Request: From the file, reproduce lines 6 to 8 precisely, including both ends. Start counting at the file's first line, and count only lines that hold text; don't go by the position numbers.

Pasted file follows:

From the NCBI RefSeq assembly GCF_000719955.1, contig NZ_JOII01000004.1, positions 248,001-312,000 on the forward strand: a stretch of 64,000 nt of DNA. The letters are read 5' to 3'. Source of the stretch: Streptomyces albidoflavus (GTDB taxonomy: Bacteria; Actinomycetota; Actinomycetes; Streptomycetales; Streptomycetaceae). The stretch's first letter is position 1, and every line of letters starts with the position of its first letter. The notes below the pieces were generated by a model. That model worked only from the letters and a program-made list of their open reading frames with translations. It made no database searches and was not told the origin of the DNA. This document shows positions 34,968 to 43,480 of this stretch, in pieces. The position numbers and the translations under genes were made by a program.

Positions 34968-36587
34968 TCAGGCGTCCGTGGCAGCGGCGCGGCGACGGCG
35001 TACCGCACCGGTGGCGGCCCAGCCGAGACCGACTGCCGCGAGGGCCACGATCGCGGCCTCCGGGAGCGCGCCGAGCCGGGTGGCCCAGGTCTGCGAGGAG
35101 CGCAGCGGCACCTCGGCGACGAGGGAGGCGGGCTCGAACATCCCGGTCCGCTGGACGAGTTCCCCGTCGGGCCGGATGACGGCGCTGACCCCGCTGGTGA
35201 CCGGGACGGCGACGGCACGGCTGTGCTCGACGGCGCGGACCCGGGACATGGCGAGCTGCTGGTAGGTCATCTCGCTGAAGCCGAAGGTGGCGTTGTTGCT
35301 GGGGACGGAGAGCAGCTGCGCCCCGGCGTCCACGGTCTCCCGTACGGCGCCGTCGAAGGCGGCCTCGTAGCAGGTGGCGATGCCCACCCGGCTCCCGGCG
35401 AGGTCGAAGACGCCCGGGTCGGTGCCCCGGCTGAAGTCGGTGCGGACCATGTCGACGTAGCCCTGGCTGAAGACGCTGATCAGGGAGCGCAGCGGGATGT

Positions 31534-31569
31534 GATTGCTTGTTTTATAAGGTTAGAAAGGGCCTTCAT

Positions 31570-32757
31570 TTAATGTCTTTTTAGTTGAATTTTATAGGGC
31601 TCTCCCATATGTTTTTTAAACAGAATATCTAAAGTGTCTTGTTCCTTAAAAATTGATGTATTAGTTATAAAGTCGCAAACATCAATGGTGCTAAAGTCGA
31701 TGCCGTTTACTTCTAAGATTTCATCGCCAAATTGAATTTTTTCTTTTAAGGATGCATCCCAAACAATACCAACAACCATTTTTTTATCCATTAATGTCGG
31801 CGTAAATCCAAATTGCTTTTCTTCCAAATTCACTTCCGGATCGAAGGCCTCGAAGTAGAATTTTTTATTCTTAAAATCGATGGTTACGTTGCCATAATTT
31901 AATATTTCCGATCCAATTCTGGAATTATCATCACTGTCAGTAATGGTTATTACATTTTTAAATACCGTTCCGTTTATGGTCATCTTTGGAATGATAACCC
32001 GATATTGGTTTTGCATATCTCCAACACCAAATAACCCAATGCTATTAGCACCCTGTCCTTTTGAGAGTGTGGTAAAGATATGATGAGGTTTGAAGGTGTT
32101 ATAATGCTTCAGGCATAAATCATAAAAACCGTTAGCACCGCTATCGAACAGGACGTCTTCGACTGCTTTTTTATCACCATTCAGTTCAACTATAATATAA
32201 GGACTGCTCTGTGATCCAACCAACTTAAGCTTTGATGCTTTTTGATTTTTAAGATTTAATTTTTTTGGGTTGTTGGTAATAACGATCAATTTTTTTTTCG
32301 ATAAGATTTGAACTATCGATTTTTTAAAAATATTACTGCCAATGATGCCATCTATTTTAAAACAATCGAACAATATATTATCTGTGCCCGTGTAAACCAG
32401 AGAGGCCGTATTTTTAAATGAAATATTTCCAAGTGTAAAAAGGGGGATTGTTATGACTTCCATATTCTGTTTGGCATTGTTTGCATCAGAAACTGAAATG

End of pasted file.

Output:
35201 CCGGGACGGCGACGGCACGGCTGTGCTCGACGGCGCGGACCCGGGACATGGCGAGCTGCTGGTAGGTCATCTCGCTGAAGCCGAAGGTGGCGTTGTTGCT
35301 GGGGACGGAGAGCAGCTGCGCCCCGGCGTCCACGGTCTCCCGTACGGCGCCGTCGAAGGCGGCCTCGTAGCAGGTGGCGATGCCCACCCGGCTCCCGGCG
35401 AGGTCGAAGACGCCCGGGTCGGTGCCCCGGCTGAAGTCGGTGCGGACCATGTCGACGTAGCCCTGGCTGAAGACGCTGATCAGGGAGCGCAGCGGGATGT